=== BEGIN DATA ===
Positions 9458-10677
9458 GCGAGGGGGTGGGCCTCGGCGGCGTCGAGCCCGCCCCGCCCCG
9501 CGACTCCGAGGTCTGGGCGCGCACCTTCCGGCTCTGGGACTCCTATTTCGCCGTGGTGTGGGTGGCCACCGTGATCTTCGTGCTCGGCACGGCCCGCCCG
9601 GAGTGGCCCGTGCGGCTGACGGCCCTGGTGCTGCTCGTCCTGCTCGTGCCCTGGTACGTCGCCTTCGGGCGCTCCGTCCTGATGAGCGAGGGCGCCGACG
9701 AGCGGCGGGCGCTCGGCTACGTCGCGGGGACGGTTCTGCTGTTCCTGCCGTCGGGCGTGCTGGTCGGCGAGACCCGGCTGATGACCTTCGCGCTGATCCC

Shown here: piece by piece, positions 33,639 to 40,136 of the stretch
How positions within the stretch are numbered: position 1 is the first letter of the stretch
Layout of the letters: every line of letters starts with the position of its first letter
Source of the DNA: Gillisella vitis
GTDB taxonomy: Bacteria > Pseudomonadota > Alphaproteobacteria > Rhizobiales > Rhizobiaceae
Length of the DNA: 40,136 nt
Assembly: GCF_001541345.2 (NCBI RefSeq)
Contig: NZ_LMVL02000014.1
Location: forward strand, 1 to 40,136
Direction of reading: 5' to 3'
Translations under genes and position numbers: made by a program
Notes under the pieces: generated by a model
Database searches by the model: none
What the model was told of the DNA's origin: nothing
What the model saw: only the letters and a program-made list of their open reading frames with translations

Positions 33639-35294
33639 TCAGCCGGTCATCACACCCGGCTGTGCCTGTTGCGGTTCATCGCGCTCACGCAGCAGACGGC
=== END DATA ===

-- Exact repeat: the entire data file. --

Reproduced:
Positions 9458-10677
9458 GCGAGGGGGTGGGCCTCGGCGGCGTCGAGCCCGCCCCGCCCCG
9501 CGACTCCGAGGTCTGGGCGCGCACCTTCCGGCTCTGGGACTCCTATTTCGCCGTGGTGTGGGTGGCCACCGTGATCTTCGTGCTCGGCACGGCCCGCCCG
9601 GAGTGGCCCGTGCGGCTGACGGCCCTGGTGCTGCTCGTCCTGCTCGTGCCCTGGTACGTCGCCTTCGGGCGCTCCGTCCTGATGAGCGAGGGCGCCGACG
9701 AGCGGCGGGCGCTCGGCTACGTCGCGGGGACGGTTCTGCTGTTCCTGCCGTCGGGCGTGCTGGTCGGCGAGACCCGGCTGATGACCTTCGCGCTGATCCC

Shown here: piece by piece, positions 33,639 to 40,136 of the stretch
How positions within the stretch are numbered: position 1 is the first letter of the stretch
Layout of the letters: every line of letters starts with the position of its first letter
Source of the DNA: Gillisella vitis
GTDB taxonomy: Bacteria > Pseudomonadota > Alphaproteobacteria > Rhizobiales > Rhizobiaceae
Length of the DNA: 40,136 nt
Assembly: GCF_001541345.2 (NCBI RefSeq)
Contig: NZ_LMVL02000014.1
Location: forward strand, 1 to 40,136
Direction of reading: 5' to 3'
Translations under genes and position numbers: made by a program
Notes under the pieces: generated by a model
Database searches by the model: none
What the model was told of the DNA's origin: nothing
What the model saw: only the letters and a program-made list of their open reading frames with translations

Positions 33639-35294
33639 TCAGCCGGTCATCACACCCGGCTGTGCCTGTTGCGGTTCATCGCGCTCACGCAGCAGACGGC